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Identification et caractérisation d’ARNs localisés et de protéines maternels chez Clytia hemisphaerica

Abstract : In all metazoans, the first steps of embryonic development until the beginning of transcription from the zygotic genome, are governed by maternal factors. Accumulated and positioned in the egg during its formation, these molecules constitute nutritive resources and information necessary to direct establishement of the embryonic body plan, for example by determining axes of embryonic polarity and specifying development of the germ line. This thesis illustrates by three examples the important roleof maternal factors for development in the cnidarian Clytia hemisphaerica. Oogenesis and embryogenesis are easily accessible in this emerging model species, whose phylogenetic position at the base of the metazoan tree can help to understand ancestral mechanisms of animal biology. The first example concerns the phenomenon of mRNA localisation. Following the discovery of the determinant mRNAs CheFz1, CheFz3 and CheWnt3, I identified a new set of maternal RNAs, localised in different patterns within the Clytia egg. I initiated the study of the localization mechanisms of these mRNAs through a primary analysis of the 3’UTRs sequences and observation of the behaviour of microinjected fluorescent mRNAs. The particular case of BicD mRNA and protein, associated with dynein-dependent mRNA transport, was examined in more detail. The second part of my thesis concerns the centriolar protein Poc1, encoded by one of the characterized maternal mRNAs. Analysis of Poc1 in Clytia revealed a conserved localization of the protein at the centrosome and a requirement in cell division and gastrulation. The third part of my thesis concerns two linked protein families: Green Fluorescent Proteins and the bioluminescent proteins Clytins. Surprisingly, one GFP gene and one Clytin gene were found in Clytia to be maternally expressed, and their corresponding proteins to be co-targeted to mitochondria. In vivo energy transfer was demonstrated in eggs, showing functional coupling of these two maternal proteins. These observations suggest co evolution of the two genes and closely coupled functions. Overall, my thesis has provided new knowledge about the maternal phase in the development of an emergent model species.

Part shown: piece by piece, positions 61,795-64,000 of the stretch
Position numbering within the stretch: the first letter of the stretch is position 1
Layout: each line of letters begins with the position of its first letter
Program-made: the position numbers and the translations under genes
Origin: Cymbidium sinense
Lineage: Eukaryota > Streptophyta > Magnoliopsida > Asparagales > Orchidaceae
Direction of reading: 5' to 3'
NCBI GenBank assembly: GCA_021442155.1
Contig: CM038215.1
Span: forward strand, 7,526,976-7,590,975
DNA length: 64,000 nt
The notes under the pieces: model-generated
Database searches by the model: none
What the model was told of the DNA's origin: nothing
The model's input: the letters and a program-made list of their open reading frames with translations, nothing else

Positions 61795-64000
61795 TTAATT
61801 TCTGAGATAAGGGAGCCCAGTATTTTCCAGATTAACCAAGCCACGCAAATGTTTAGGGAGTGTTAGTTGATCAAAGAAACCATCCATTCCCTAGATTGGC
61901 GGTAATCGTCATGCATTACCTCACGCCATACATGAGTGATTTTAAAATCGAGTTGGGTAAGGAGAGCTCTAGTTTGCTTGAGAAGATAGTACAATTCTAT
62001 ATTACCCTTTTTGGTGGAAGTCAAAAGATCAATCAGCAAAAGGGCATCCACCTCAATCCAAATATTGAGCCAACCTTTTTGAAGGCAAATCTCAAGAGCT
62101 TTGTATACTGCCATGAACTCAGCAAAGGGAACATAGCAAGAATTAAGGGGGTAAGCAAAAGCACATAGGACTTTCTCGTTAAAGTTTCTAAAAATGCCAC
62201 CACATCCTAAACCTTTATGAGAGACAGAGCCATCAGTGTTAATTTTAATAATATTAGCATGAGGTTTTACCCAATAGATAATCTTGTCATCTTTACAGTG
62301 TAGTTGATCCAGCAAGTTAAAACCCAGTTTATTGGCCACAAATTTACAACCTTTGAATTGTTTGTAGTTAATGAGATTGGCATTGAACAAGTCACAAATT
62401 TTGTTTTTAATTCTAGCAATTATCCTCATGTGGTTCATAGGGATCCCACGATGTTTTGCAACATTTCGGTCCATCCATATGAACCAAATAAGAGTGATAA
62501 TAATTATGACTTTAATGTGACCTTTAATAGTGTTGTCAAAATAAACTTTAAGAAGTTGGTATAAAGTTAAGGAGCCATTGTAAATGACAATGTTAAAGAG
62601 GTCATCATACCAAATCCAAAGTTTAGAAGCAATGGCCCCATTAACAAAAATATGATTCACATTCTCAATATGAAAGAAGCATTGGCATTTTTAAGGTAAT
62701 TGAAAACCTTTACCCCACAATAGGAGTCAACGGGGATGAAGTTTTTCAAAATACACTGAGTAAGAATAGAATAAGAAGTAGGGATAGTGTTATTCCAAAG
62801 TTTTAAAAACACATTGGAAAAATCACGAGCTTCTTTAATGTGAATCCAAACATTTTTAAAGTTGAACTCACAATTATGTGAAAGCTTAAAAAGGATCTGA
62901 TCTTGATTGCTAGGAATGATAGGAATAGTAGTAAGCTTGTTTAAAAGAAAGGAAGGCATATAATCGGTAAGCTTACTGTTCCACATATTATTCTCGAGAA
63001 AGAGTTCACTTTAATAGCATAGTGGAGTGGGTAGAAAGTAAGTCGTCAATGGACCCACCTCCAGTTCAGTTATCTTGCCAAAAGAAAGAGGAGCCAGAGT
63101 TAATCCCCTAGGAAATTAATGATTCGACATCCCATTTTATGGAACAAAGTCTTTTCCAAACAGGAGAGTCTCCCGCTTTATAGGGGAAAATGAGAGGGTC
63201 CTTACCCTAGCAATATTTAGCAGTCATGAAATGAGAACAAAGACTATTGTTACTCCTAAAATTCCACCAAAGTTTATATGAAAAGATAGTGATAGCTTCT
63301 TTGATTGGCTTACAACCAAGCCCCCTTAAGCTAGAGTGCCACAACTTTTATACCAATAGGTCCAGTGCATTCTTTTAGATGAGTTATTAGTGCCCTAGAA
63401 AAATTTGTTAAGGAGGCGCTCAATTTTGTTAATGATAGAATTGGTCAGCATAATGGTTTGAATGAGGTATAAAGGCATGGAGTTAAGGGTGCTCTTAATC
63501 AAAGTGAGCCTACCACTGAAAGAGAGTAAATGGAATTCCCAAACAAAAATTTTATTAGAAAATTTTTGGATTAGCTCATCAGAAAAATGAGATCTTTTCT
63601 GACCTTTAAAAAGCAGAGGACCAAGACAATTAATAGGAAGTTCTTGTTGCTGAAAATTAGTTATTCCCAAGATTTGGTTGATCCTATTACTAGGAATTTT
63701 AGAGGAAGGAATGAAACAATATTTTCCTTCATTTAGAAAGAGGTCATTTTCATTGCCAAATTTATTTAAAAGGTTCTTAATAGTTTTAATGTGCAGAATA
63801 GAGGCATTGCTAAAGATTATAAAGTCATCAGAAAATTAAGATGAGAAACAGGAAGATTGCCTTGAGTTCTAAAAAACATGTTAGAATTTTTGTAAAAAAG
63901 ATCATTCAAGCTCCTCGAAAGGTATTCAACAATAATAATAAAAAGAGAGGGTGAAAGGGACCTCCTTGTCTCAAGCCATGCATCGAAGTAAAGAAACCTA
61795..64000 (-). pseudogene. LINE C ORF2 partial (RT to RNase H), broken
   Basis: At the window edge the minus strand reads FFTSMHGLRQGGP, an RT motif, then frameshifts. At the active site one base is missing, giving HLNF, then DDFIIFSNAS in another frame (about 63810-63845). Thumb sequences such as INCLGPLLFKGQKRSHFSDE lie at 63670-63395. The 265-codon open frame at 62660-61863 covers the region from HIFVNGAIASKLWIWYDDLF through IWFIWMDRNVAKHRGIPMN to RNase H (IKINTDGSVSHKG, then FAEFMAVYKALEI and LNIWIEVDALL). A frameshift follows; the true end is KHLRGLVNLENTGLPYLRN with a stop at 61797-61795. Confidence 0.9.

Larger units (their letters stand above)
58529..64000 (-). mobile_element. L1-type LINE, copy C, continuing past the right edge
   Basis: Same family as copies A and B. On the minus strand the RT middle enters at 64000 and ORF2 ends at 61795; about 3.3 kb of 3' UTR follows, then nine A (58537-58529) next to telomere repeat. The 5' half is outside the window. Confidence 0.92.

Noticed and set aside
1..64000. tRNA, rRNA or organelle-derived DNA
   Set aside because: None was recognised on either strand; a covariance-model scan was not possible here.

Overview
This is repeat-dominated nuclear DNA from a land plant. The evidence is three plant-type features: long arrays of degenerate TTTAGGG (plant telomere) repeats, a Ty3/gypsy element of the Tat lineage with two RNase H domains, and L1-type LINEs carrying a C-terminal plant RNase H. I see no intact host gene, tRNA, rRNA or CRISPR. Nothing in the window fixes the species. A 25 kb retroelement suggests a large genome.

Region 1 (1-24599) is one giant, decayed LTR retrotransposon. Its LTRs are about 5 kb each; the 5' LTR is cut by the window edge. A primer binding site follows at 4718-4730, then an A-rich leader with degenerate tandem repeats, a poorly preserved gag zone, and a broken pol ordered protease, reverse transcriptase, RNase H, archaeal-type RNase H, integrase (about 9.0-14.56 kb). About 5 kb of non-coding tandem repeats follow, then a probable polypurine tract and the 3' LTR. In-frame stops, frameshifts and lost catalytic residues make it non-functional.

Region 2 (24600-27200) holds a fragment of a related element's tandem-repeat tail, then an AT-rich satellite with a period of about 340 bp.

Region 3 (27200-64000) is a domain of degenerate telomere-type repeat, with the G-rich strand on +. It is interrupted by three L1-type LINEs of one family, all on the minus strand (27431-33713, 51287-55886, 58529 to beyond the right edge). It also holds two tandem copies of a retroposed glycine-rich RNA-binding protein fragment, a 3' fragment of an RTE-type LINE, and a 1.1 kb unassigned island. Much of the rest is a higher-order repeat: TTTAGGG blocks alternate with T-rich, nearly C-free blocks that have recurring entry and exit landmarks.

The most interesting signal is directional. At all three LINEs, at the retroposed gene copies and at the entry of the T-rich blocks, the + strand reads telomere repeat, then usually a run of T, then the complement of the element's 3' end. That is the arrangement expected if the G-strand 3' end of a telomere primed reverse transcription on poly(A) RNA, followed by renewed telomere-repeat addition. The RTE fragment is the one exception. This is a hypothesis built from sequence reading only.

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Submitted on : Thursday, September 23, 2021 - 2:53:42 PM
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  • HAL Id : tel-03352775, version 1


Cécile Fourrage. Identification et caractérisation d’ARNs localisés et de protéines maternels chez Clytia hemisphaerica. Biologie animale. UPMC - Sorbonne University, 2010. Français. ⟨tel-03352775⟩



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